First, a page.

Carlos Navarro ‘Mono’ Montoya is a well known figure in the world of South American football. A goalkeeper who’s strongest association is undoubtedly with Boca Juniors, a side whom he spent a trophy laden 8 years with from 1988 to 1996. He is also, like all South American goalkeepers, a bit mad. His nickname ‘Mono’ translates to monkey, bestowed both for his agility and quickness between the posts but also for the fact that he looked like a monkey. 

It would be in his last season at the club, at the peak of his powers having the previous year won player of the year in Argentina, that he would present to the world what was to become one of the most enduring and iconic pieces of shirt design in South American football history.

For the 1995/96 season El Mono would take the field in a top that was reportedly designed by Montoya himself, albeit with the help of designers at Olan, the clubs manufacturer. The shirt’s main feature was a giant caricature of a big rig truck with Mono himself, looking manic, at the wheel.



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The insane design, combined with Montoya’s unique personality, made the shirt an instant hit. So much so that an impressionable 22 year old in Brazil would later famously take inspiration from the design. But more on that later. 

While the design was purported to have come solely from the mind of Mono the truth may well be a little less clear cut. Our story takes an unexpected twist, from sweltering nights at La Bombonera to the banks of the river Rhine, and Fortuna Düsseldorf, 11,000 kilometres away. 

Five years prior to Mono taking the field for the first time in his now famous design, Fortuna were preparing for their second season back in the first division. The 1990/91 Bundesliga season would be notable for several reasons, it would be the last season that the league was exclusive to teams from the former West Germany as well as marking the first time that FC Kaiserslautern lifted the Bundelsiga trophy. More relevant to our story however it would also be the first time that teams were allowed to have different manufacturers for their outfield and goalkeeper kits. So while Düsseldorf’s outfielders would once again take the field in Puma the goalkeeper shirt of Jörg Schmadtke would be manufactured by Uhlsport, and it seemed, they were out to make a splash.

Schmadtke took the field in a rather unique design. A cartoon truck complete with spewing exhaust pipes would make up the base of the design with garish patterns completing the outfit. Perhaps Mono Montoya’s design was not quite as outlandishly original as it had seemed.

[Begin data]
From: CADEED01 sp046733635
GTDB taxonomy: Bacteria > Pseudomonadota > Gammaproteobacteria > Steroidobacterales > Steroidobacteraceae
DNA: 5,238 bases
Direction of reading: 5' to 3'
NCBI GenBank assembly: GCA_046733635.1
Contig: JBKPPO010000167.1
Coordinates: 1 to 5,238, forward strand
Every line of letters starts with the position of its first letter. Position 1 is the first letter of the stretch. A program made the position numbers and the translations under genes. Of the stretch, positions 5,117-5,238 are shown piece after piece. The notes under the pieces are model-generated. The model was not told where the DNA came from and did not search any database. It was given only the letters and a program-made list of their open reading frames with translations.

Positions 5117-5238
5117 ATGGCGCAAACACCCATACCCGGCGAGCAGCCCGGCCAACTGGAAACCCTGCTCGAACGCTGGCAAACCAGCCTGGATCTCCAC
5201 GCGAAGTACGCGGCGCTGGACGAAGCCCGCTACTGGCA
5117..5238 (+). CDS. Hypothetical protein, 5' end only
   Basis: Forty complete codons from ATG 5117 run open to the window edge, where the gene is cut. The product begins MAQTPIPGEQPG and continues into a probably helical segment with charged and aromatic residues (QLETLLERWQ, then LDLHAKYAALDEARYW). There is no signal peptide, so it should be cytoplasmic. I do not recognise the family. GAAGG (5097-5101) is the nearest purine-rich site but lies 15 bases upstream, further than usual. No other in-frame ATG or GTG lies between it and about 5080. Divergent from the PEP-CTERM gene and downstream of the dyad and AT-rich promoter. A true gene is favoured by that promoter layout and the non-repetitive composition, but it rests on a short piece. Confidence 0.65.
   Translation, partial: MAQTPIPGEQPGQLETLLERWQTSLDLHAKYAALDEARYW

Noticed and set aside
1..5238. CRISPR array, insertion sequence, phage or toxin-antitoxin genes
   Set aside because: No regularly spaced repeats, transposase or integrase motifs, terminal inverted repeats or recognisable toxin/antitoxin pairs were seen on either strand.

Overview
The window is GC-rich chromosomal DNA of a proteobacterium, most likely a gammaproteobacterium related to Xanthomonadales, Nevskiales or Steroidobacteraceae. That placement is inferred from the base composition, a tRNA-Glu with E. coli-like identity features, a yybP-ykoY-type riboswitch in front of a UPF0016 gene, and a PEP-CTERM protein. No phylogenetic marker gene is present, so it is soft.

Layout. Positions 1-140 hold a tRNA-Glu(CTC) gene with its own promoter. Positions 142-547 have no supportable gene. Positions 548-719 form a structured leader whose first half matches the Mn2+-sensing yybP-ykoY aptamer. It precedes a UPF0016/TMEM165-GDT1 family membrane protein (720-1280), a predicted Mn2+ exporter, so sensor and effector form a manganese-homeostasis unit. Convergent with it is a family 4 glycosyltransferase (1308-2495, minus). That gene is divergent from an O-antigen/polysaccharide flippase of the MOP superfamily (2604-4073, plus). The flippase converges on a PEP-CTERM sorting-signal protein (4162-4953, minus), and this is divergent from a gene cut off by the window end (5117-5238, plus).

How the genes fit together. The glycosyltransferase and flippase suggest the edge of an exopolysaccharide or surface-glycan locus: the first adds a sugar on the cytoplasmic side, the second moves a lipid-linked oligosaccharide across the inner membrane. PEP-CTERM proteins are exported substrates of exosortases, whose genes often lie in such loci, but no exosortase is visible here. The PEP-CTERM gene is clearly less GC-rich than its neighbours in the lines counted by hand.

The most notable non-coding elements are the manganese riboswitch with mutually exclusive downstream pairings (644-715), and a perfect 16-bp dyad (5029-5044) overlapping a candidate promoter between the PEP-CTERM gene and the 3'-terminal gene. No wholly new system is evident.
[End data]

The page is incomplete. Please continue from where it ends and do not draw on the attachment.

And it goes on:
Now, no one is claiming that Montoya himself had ripped off the design. Indeed the enduring feature of his design was that it featured a cartoon of Montoya himself driving the truck. However, as Montoya had always stated he was assisted by designers at Olan, it would seem entirely more plausible that these kit designers had some prior knowledge of the design worn by Schmadtke.



Now back to that impressionable 22 year old Brazilian keeper, he was none other than Rogerio Ceni, a man whose fame would surpass even that of Montoya’s in South America as he went on to play over 1,000 games for São Paulo as well as, remarkably for a goalkeeper, scoring over 100 goals. 

He would pick up and carry on Montoya’s legacy with three more truly wild designs. All the while stating that they were in homage to El Mono.

His first effort, dating from some time in the late 90’s and definitely the most direct nod to Montoya would feature Ceni behind the wheel of a monster truck, albeit with a slightly less manic expression.



His next venture would raise the stakes a little with a design that featured Ceni piloting a plane that was dropping footballs on São Paulo’s Pacaembu stadium. Quite possibly the pick of the bunch.



His final nod to the design came some years later during the 2003 season. This time round it would feature Ceni leaning out of the drivers window of a speeding locomotive while flashing the peace sign. It’s fair to say he had succeeded in carrying on the spirit of El Mono.



So there you have it, the tale of the truck driving keeper. In today’s world of bland templates and safe bets it’s unlikely that we’ll ever see another nod to the design again. But hey, there’s always hope.


Words by Andy Gallagher


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